It is important for me to state up front that THIS section is NOT under the normal rubric of CH101, an attempt to give the facts, the data from the early church and the early fathers. This is my personal commentary, my opinion. I am adding it to this page because my comments are on the topic of Revelation.
The Revelation of John belongs in a literary form known as "apocalypticism," from the Greek word apocalypsis which is translated: "from cover" or to "uncover." The sense is that apocalyptic writing is "revealing" something that has been hidden. There were many apocalyptic writings in the first two centuries: the War Scrolls in the Dead Sea Scrolls, several texts labeled Apocalypse: one from Paul, Peter, James and Adam (all found in the Nag Hammadi texts) and The Shepherd of Hermas. Apocalpytic writing typically deals with hidden knowledge, uses symbolism regarding the end of the world and the fight between good and evil.
I am NOT lumping Revelation into the same exact bundle, after all, it was included in the NT canon, but it IS an apocalyptic writing. Revelation is filled with symbolism and various numbers, all of which probably carried certain meanings to some of the original audience. The problem is that the bulk of the writing is very difficult to follow and understand in any kind of depth. The basic message is easy: no matter what happens in this world (persecution, people falling away from faith or physical distress) God is in control. God's people are safe for eternity in His hands and in the end God wins the battle.
All of the other stuff: tribulation, weeks, times, time and half a time, vials of wrath, seals and trumpets, the ten-headed beast, the anti-Christ, the three horsemen - is confusing and none of the teachers agree on how it all fits together. I have read the NT a dozen times. I studied Revelation in order to get ordained. I had to be able to explain my positions on various eschatalogical points that my denomination held. In the end I wrote a two page response on my "exam" stating that I do not know definitively what the text says about the tribulation and the 1,000 year reign. I made a commitment NOT to teach against the positions of the denomination - I did not think the text was clear enough for me to teach anything but the general message I gave above - that remains my position now, 13 years later.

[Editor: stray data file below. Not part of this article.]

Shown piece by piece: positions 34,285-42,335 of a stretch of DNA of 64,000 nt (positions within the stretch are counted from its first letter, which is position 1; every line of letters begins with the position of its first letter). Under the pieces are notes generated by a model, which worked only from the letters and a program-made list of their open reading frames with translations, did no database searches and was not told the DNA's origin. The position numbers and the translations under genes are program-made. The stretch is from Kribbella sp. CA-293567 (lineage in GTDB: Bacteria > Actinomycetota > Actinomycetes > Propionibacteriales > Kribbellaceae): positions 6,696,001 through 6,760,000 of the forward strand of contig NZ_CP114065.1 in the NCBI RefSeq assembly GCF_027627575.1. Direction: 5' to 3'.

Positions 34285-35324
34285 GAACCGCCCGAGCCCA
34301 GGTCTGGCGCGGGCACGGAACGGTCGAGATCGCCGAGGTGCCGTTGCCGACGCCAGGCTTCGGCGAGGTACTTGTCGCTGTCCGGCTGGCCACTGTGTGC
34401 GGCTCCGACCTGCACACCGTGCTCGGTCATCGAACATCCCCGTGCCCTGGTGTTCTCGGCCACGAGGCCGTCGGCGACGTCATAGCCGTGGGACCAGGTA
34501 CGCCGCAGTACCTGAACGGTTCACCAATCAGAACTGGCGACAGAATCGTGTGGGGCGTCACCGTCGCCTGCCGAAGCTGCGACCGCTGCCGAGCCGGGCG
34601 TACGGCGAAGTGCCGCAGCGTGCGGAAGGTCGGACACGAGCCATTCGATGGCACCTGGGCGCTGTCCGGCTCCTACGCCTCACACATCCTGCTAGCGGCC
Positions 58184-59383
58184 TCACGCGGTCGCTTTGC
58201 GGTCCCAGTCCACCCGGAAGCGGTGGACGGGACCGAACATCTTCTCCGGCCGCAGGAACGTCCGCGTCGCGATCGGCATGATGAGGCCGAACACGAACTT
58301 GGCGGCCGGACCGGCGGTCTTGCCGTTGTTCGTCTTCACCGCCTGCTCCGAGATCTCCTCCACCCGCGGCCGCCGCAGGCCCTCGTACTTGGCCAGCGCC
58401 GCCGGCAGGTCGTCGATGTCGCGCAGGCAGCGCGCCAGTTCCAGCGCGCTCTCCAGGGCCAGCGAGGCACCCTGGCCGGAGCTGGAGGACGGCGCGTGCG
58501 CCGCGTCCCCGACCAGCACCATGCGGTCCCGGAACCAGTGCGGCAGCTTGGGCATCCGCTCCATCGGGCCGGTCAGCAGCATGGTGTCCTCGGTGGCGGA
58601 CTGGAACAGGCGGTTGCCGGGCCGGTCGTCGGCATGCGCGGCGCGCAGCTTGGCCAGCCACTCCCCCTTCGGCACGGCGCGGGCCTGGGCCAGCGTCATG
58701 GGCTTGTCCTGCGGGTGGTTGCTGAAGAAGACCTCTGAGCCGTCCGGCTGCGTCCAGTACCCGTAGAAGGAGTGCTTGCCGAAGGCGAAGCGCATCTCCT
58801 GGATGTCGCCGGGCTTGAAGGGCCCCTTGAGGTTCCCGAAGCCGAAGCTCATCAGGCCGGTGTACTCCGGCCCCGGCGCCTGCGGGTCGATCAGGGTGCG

I know several men who get all worked up about the details in Revelation and they claim to understand it. One told me recently "it is crystal clear." Have you ever seen a chart of Revelation? I have sat through 2-3 different expositions with charts. Anyone who thinks he/she understands all of these details should try to explain it to the average beleiver and see how much they can follow.
Does anyone think the early Christians living in 95-105 AD could understand more than the general message? Less than 5% of the population in the first century was able to read and write. Nobody can remember half the imagery, time spans, vials/wrath and chronology after someone has read Revelation to them one time - Impossible. The illiterate Christian living in the first/second centuries could not have grasped and understood the chart data. This leads me to an important rule in biblical exegesis:
The text cannot mean to us what it could NOT have meant to the original audience.